Rashes caused by plant life aren’t the only summer skin woe: all that summer sweat could land you with a case of heat rash, or prickly heat. This red, bumpy rash is caused by blocked sweat ducts, and can become dry, itchy, irritated and downright uncomfortable. To prevent heat rash:
- Wear loose clothing made from breathable fabrics like cotton
- Avoid exercising in excessively hot, humid conditions
- Take time out to relax in some air conditioning, or in front of a fan
- Shower often to prevent sweat glands from becoming clogged
Ants aren’t the only thing that can ruin a lovely summer picnic – food that’s been improperly handled could lead to a nasty bout of food poisoning. Each year, 1 in 6 Americans (48 million people) contract food poisoning, with the illness peaking in the summer months. According to Ryan Stanton, MD, an emergency room physician in Kentucky, “Anything that has mayonnaise, dairy, or eggs in it and any meat products can develop some pretty nasty bacteria after only a couple of hours unrefrigerated,” says Stanton. “Every summer we’ll have five or six people coming in from the same reunion or family picnic with food poisoning symptoms.”
To keep the tummy troubles away:
- Chill out – If you’re bringing along anything that needs to be refrigerated, pack it at the last minute, and once you head out, keep it in a cooler with plenty of ice.
- Pack it properly – Not only should perishable foods be packed with ice, but they should also be packed in order of when you’re going to eat them – use the “last in, first out” rule! In addition, if you’re bringing along any meats, make sure to wrap them securely so that the juices don’t contaminate other foods.
- Take the temperature – If you’re grilling at your picnic, make sure you bring along a meat thermometer to check that those foods that look perfectly grilled are actually cooked all the way through. Remember, steaks should be cooked to a minimum of 145 degrees F, ground beef to 160 and poultry to 165.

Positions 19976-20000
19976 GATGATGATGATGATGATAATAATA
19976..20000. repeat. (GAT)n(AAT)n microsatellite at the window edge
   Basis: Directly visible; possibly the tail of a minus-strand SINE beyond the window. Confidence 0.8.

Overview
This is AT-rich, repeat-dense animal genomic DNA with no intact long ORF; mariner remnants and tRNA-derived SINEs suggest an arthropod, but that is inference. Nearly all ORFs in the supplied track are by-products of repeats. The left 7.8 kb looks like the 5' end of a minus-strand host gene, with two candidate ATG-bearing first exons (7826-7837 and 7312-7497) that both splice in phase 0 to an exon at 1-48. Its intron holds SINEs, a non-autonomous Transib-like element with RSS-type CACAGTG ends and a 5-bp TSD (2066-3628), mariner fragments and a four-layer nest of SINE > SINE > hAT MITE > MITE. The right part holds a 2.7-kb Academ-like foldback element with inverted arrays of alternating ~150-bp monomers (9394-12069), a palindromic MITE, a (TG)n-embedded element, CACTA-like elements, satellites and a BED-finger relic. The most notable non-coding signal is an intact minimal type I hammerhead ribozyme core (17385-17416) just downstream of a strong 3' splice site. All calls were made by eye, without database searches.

And if you do eat the dreaded spoiled deviled egg? As long as your symptoms are mild and you feel better after a day or two, you can treat your food poisoning at home with a bland diet, plenty of fluids, and rest. If symptoms are more severe, or last for several days (or more than 24 hours for kids), see your doctor.
The warm, lazy days of summer don’t just bring out hordes of people – they also bring out all the insects. Coming in contact with them can be annoying, painful, or downright dangerous. For example, for some people, bee stings hurt, and for others (3 in every 100 people), they can cause serious allergic reactions. Other insects, such as mosquitoes, fleas, and ticks can carry diseases like West Nile virus, Dengue fever, and Lyme disease. In fact, according to the CDC, disease cases from ticks, mosquitoes, and fleas more than tripled in the U.S. from 2004 to 2016. To prevent stings and bites:
- Apply insect repellent before heading out
- Cover up as much as possible
- Avoid heavy perfumes and scents, which attract stinging insects
- Wear light colored clothing, as dark-colored and floral-patterned clothing attracts stinging insects. In addition, wearing light colored clothing makes it easier to see ticks before they latch on.
- Tuck in clothing to make it more difficult for insects like ticks to bite
- Check thoroughly for ticks after spending time outdoors – the longer the tick is attached, the greater the risk of disease.
Heatstroke and Heat Exhaustion
Did you know that, according to the CDC, extreme heat sends an average of 65,000 Americans to emergency rooms every year? Heat exhaustion and heatstroke (the more severe and dangerous of the two) can occur when your body is unable to cool itself down after prolonged exposure to the heat, such as when you’re working or exercising outdoors. As with dehydration prevention, to avoid heat exhaustion, you should always take breaks in the shade or AC and limit outdoor exercise at the hottest times of the day. It’s also important to know the signs:
- A body temperature of 103 degrees F or higher
- Hot, red, dry, or damp skin
- A fast pulse
- Headache, dizziness, or confusion
- Loss of consciousness
- Heavy sweating
- Cold, pale, clammy skin
- Nausea or vomiting
- Muscle cramps